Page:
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Trapped by Assumptions

by Beata Bishop(more info)

listed in holistic psychotherapy, originally published in issue 130 - December 2006

My client had spent ten minutes telling me bitterly how certain habits of her flatmate were making her life a misery, when I asked her whether she had ever discussed the problem with the person in question. “No, it would be useless, she wouldn’t take any notice,” came the reply. How do you know if you’ve never tried, I persisted. She shrugged, firm and secure in her conviction. She just knew. Except, of course, she didn’t. The way I saw it, she was firmly stuck in the Assumption Trap, a powerful fallacy that makes us reach cast-iron conclusions about a person or a situation, without testing what the reality might be. My ultra-tidy, meticulous client was deeply irritated by her flatmate’s slovenly habits, and viewed them – and her – through the distorting lens of her irritation. Yet, who knows, maybe a calm explanation of why leaving the kitchen in a mess, or not cleaning the bath was a bad idea, might have cleared the air (and the kitchen sink.)

Making assumptions is a universal human habit. We are all guilty of it at one time or another. To paraphrase a well-known saying, we don’t see others as they are, we see them as we are. The mechanism is simple. Each one of us carries a bundle of views, habits and principles, which we consider correct, and we unconsciously expect others to carry a similar bundle, allowing only for minor differences. Much of the time this works. When it doesn’t, an amazing degree of intolerance can emerge, like in the case of another client, who couldn’t understand or forgive why her mother held different views and acted in different ways from herself. “She is my mother, why isn’t she like me?” she asked, half angry, half petulant, and was taken aback when I reversed her question: “She is your mother, why aren’t you like her?” I don’t think she liked me a lot at that moment, yet standing a problem on its head, so to speak, is often salutary – besides saving a lot of therapy time.

Not all assumptions are negative, but the positive ones also have their risks. In that scenario, for all kinds of reasons, we assume that a person has excellent, lovable or admirable qualities, and expect him or her to behave accordingly. This time it’s not irritation or resentment that colours our view and sets the trap, but our needs, longings and aspirations. And so we project the desired qualities and character traits onto the unsuspecting other who may possess some, but certainly not all of them, and feel very happy about it. This age-old mechanism works powerfully when people fall in love (it’s the wisdom of the language to call the experience ‘falling’, which suggests a helpless tumbling into the depths), and see ultimate perfection in each other.

It is great while it lasts. But eventually the projection fades, just as the decorations have to come off the Christmas tree, and the equally age-old recriminations begin. “You’ve changed, you aren’t the same any more,” goes one partner. “No, I haven’t, you’re imagining things,” replies the other, who may have similar misgivings about his or her loved one. The truth is that neither of them has changed to any great extent; only the projections have become thin and threadbare, allowing the real person to emerge. What happens next is a matter of luck. The disenchanted partners may actually come to love each other’s true self and establish a realistic relationship, free from assumptions and projections, or they may go their separate ways, unconsciously looking for the next suitable person to act the part of the Perfect Lover. The latter choice normally leads to serial disappointments, until experience and common sense prevail.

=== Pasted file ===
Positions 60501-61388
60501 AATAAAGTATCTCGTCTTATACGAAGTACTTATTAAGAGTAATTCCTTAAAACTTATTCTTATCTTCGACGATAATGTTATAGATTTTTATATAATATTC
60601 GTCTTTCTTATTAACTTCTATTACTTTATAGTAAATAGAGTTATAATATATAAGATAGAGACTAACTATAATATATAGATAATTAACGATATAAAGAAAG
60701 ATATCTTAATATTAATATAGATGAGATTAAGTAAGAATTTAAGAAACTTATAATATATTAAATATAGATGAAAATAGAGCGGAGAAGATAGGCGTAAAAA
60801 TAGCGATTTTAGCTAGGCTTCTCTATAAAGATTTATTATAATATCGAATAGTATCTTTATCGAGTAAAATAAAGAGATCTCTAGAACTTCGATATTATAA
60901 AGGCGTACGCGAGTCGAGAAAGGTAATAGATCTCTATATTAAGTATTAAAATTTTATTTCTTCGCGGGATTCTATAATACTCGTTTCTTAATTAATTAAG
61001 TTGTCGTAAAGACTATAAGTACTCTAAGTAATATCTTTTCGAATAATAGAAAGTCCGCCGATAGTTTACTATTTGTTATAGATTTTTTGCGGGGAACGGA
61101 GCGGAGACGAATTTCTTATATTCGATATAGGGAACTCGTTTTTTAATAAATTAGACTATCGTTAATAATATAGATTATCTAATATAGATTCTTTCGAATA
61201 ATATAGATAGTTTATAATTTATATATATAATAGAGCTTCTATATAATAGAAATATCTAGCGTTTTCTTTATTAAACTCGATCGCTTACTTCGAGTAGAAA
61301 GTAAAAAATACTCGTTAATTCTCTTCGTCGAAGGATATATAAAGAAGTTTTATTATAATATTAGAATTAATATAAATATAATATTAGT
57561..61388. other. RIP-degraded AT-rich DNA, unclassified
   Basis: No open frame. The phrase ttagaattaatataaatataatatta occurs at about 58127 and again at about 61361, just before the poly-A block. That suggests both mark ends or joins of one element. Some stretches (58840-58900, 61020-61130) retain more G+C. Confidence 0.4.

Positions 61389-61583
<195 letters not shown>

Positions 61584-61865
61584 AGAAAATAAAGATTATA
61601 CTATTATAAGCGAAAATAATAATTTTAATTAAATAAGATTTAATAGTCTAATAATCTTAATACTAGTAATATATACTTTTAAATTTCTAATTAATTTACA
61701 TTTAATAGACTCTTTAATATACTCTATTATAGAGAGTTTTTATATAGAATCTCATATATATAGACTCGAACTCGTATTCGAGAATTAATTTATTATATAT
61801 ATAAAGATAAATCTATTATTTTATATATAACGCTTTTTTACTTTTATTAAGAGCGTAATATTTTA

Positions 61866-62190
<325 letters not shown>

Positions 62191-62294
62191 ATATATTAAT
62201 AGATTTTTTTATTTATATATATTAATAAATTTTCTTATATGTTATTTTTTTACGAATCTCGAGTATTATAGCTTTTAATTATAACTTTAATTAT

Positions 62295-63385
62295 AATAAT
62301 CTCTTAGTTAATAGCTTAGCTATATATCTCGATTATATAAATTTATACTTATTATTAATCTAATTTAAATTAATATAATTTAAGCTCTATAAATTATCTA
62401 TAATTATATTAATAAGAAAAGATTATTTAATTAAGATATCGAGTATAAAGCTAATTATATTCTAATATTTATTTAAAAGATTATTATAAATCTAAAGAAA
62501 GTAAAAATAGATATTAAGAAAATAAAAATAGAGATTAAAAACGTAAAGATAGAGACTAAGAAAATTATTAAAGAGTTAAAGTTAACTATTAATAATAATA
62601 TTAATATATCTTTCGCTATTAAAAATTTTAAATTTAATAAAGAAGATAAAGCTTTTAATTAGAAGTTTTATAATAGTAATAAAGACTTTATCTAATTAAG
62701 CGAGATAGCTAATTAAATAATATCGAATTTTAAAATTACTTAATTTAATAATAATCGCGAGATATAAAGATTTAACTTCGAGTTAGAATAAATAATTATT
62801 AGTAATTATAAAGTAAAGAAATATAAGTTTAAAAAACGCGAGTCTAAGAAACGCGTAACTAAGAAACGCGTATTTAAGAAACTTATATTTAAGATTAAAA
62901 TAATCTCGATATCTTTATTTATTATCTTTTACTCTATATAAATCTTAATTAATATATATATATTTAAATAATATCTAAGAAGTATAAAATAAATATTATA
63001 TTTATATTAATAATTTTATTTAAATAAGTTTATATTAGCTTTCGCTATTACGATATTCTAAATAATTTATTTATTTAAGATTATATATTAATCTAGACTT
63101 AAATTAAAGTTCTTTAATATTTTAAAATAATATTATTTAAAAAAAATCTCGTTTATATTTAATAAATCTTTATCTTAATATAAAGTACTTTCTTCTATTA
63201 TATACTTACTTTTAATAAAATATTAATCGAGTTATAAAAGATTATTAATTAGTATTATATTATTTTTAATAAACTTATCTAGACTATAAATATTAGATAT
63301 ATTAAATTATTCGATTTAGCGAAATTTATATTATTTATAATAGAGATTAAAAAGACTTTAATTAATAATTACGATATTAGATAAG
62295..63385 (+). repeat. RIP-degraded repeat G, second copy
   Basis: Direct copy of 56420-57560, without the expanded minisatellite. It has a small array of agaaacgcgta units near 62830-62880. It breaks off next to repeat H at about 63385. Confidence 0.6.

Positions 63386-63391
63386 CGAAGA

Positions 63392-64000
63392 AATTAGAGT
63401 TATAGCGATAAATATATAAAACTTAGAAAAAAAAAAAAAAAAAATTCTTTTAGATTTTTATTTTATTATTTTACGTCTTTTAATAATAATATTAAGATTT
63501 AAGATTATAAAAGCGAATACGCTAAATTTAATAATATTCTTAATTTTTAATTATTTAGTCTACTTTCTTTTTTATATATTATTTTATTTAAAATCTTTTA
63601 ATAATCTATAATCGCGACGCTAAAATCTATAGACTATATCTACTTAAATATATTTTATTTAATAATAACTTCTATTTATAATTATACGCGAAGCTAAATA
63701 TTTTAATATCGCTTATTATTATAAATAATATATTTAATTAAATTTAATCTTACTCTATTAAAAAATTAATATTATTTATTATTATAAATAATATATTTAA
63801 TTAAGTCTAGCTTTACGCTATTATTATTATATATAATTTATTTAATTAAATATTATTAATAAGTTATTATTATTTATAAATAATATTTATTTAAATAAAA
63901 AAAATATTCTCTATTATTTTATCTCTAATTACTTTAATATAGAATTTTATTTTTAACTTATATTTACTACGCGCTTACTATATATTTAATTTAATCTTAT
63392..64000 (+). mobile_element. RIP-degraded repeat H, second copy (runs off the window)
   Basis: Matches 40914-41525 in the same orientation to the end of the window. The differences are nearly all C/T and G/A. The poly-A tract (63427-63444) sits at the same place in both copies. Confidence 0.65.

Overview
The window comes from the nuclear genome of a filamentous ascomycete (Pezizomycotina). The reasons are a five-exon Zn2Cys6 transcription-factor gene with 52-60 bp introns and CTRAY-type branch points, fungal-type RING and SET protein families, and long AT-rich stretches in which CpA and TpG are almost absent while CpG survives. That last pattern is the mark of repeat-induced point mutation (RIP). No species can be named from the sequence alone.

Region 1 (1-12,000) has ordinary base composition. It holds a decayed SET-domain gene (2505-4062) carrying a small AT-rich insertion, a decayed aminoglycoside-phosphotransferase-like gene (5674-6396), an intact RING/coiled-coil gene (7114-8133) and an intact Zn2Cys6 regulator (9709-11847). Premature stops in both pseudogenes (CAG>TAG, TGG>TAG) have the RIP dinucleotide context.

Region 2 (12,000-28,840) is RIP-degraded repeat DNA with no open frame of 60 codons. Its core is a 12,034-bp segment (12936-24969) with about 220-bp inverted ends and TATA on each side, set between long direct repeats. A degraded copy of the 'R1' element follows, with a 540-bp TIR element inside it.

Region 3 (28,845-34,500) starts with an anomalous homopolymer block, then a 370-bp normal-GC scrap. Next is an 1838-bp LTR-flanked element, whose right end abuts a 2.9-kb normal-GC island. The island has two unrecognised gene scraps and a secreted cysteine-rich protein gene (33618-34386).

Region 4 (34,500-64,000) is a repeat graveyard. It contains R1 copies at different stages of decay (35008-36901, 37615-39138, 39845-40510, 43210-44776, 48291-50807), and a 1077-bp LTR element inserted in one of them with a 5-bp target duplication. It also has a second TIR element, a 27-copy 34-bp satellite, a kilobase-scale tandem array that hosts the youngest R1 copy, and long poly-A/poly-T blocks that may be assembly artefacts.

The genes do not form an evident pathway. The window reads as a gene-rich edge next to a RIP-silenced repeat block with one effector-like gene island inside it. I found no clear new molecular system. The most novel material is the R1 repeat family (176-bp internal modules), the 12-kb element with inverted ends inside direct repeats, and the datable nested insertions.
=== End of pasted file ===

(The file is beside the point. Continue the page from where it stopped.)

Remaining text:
I vaguely recall a recent newspaper report on a research project that claimed that passionate love can only last for a maximum of six months, because the biochemical process that had started it off runs out after that length of time. With due respect for biochemical processes, I find that explanation strongly reductionist. Surely there’s more to sky-high passionate love than the dance of hormones? Can it be the other way round, so that the hormones run out because the projections no longer fuel them? I leave that question open.

So how can we avoid falling into the Assumption/Projection Trap? Once again, the price of freedom is eternal vigilance. In other words, we need to monitor and catch ourselves when facing people or situations – are we seeing this person or situation, or are we fantasizing about them, peering through the subjective screen of our pet prejudices? At first this permanent alert may feel demanding, but in time it becomes second nature. That’s when the fun begins, provided we have a sense of humour. For we need that, to cope with the not always flattering discoveries we make about ourselves while trying to see others clearly, without either unkind distortion or wishful thinking. And that’s an enormous bonus in itself.


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About Beata Bishop

Beata Bishop is a writer, lecturer and psychotherapist in private practice, working along Jungian and transpersonal lines. Her special interests include the role of the spiritual dimension in all kinds of healing, and the body-mind link in sickness and health. Her book, A Time to Heal (First Stone Publishing, 2010), describes her journey from life-threatening cancer to robust health using an unorthodox nutritional therapy. She can be contacted on e-mail:

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